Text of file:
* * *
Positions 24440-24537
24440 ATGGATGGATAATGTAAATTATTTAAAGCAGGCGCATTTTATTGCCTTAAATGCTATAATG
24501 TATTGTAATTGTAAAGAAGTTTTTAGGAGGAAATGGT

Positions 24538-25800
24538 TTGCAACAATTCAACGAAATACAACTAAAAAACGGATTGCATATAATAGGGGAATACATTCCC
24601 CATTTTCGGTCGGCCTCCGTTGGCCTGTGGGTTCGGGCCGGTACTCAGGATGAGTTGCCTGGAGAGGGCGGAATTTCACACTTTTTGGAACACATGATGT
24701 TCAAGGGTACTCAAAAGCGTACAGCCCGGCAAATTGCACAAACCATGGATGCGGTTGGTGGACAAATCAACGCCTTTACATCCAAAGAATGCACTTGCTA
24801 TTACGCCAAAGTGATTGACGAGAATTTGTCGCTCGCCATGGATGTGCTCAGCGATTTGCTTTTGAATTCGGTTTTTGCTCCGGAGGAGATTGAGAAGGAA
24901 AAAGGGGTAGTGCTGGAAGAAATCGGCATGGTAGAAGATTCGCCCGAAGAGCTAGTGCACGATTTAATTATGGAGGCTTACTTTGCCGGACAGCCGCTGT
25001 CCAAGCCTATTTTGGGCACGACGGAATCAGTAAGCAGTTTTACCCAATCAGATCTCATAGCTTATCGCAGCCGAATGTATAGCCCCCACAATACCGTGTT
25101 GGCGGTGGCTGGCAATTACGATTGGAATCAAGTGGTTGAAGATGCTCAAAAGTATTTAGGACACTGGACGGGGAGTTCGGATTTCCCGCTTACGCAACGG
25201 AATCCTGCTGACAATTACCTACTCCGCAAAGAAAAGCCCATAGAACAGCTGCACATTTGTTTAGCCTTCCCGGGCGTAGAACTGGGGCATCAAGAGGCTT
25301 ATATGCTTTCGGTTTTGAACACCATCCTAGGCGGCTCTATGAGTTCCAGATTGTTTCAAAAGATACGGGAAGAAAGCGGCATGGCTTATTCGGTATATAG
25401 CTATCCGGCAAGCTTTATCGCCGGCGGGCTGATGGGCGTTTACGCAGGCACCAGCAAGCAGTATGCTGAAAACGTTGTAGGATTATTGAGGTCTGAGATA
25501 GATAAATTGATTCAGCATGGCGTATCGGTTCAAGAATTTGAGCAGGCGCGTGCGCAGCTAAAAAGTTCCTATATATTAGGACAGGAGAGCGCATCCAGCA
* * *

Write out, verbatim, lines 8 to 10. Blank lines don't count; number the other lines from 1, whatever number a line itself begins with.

24801 TTACGCCAAAGTGATTGACGAGAATTTGTCGCTCGCCATGGATGTGCTCAGCGATTTGCTTTTGAATTCGGTTTTTGCTCCGGAGGAGATTGAGAAGGAA
24901 AAAGGGGTAGTGCTGGAAGAAATCGGCATGGTAGAAGATTCGCCCGAAGAGCTAGTGCACGATTTAATTATGGAGGCTTACTTTGCCGGACAGCCGCTGT
25001 CCAAGCCTATTTTGGGCACGACGGAATCAGTAAGCAGTTTTACCCAATCAGATCTCATAGCTTATCGCAGCCGAATGTATAGCCCCCACAATACCGTGTT